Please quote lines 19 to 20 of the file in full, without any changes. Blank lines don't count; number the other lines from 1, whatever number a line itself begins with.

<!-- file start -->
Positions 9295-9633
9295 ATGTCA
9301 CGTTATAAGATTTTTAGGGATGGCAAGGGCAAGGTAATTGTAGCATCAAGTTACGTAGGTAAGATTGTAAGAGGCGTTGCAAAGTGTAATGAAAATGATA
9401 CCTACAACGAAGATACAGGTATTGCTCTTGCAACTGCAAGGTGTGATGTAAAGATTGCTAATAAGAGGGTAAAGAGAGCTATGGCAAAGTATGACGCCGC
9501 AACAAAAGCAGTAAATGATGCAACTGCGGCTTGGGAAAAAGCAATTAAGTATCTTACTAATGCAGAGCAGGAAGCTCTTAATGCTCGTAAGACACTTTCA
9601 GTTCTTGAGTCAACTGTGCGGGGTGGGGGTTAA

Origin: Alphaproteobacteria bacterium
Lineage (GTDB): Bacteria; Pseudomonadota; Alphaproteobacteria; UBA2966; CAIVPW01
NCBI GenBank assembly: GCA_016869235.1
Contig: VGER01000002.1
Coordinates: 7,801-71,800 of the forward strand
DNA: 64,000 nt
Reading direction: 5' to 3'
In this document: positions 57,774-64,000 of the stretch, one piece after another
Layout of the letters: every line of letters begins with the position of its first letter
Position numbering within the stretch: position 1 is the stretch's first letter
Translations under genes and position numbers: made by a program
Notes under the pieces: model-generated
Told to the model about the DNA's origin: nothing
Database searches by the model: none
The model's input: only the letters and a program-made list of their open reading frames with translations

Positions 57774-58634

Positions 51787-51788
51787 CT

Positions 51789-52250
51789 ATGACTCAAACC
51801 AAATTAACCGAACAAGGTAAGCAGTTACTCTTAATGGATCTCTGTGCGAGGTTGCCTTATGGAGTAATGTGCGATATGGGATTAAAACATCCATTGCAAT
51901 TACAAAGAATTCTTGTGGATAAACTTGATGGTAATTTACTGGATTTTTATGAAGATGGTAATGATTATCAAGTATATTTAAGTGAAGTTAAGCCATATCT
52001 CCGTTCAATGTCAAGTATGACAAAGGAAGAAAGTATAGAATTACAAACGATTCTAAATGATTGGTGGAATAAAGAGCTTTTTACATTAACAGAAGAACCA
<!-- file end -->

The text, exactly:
Told to the model about the DNA's origin: nothing
Database searches by the model: none